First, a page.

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Driving Economic Development the Tate Reeves Way

November 18, 2016

 

There are differing schools of thought on how a State Government can best drive economic development. One way is to put together incentive packages to attract specific businesses. These make great headlines and fill everyone with excitement over the future. It's fun to add incremental revenue to GDP projections and make graphs point more skyward than they did before! This requires the government to select which projects to invest in and to offer enough to industries to move in and make an investment. The downsides have been apparent through the years as companies structure themselves to take advantage of the incentives without committing to a permanent presence and investment. Secondary and tertiary benefits do not always appear as advertised. Lieutenant Governor Tate Reeves admitted that this is a common "done" approach around the country, but it is not the ideal approach. It appears that for the country, this is partly a zero sum game as states compete against one another for the same companies.

Our Lieutenant Governor Reeves belongs to a different school of thought on economic development. In his words:

 

Our number one priority is job creation, bringing better and higher paying jobs to our state. But I also have a political philosophy which says Government does not create jobs. Government's role is to create an environment which encourages those of you in the private sector to invest capital and create jobs.


Reeves believes that a fiscally conservative government is the first step towards increasing economic growth in our state. The idea is that a fiscally irresponsible government now means higher taxes in the future to pay for current mistakes. This is fairly uncontroversial, but, of course, the implementation is where philosophies can differ again.

The second thing that he addressed was having a tax code that is fair, flat and encourages economic development - not discourage. He spoke about eliminating taxes like the inventory tax and the corporate franchise tax. He believes that this will reduce costs to business owners, thereby making Mississippi a more attractive environment for businesses and making our existing business more competitive in the region.

He did note that Mississippi will eliminate the lowest tax bracket, effectively saving all Mississippi taxpayers $150 if they had more than $5,000 in income.

Thirdly, we must improve the educational attainment level of citizens of the state of Mississippi. Whatever your political beliefs, you must agree with this point. While there are many approaches to HOW to improve attainment, the great thing is that education is a fairly rigorously measured thing anywhere, so it should not be difficult to tell if we are making progress or not. Here, Lieutenant Governor Reeves and I agree fairly well at the top level. He repeated that one of the core functions of government is to provide public infrastructure, and I believe that education is one of the most important public infrastructures that a government can help provide.

There are a few methods that the state is currently using to improve education in our state. He spoke most proudly about the requirement for students to be able to read on a third grade reading level before passing the third grade. The importance of this should not be understated. Third grade was selected because a student should be functionally literate for the classes beyond that grade. If a student cannot read at a third grade level, they will struggle in all other classes beyond that point. This was not an unfunded mandate, he pointed out, as the state spent $50 Million dollars on reading coaches and other resources for teachers and students alike. To back this up, he also spoke of the Early Learning Collaborative programs that the state provided $9 Million of matching funds for local early learning solutions.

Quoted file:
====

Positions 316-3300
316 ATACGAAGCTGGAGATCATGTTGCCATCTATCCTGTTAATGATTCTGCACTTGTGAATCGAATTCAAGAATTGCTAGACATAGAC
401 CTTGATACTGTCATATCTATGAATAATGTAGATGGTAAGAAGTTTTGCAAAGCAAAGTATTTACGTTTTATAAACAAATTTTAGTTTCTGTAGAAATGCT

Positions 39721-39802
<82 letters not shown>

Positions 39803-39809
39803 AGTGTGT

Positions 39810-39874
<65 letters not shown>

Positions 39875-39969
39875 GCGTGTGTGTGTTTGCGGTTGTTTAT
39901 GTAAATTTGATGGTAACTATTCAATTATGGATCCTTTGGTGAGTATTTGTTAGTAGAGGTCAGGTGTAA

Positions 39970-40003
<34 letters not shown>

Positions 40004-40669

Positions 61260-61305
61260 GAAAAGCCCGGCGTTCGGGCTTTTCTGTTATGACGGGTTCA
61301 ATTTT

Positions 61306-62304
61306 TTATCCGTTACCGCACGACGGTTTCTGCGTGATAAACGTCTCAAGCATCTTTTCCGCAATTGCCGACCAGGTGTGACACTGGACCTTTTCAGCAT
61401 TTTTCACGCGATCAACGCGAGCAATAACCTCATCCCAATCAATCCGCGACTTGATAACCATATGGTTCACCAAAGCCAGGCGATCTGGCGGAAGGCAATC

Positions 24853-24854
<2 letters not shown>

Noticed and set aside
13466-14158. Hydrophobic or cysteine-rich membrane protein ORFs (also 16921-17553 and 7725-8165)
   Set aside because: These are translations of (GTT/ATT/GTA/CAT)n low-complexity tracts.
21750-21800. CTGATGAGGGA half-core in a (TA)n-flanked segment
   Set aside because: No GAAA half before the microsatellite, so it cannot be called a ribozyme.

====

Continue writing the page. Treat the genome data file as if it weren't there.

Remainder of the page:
Without citing how many students were able to read on a third grade level before the act, he said that 95% of Mississippi students had passed this new level in the second year that the requirement was in place. It's impressive what the state can accomplish in education when they dedicate the resources to a specific goal.

He also mentioned school choice and the introduction of charter schools, but again, it's too soon to have enough data to talk about.

In his tenure as Lieutenant Governor, the state has eliminated 13 school districts through consolidation. In one extreme case, a school district with only 120 students had a superintendent that was paid $128,000. With consolidating school districts, schools get access to a bigger pool of resources and can hopefully reduce administrative costs overall. Although there may be some benefits to consolidation, it clearly has limits as the public school board moves further from the community. It is too soon, he said, to have data here. Again, there is clear potential for growth in achievement, but it depends on what actually gets done in the classroom.

One important theme with improving results while not spending more is spending resources in a more creative way. One example is career track education. More career track education has helped improve Mississippi graduation rates from 72% to 80%.

Overall, it was fairly positive listening to the Lieutenant Governor speak. While he did not really reveal anything groundbreaking, he was very clear and positive on progress that has been and is continuing to be made in the state. Reeves has had 13 years in public service since first becoming Treasurer, and there is always speculation that he is aiming higher. To that - a couple of people did keep calling him "Governor Reeves," an amusing slip of the tongue that may presage more.

Check out the full audio of his statement on our Soundcloud channel below!

 

 

 

 

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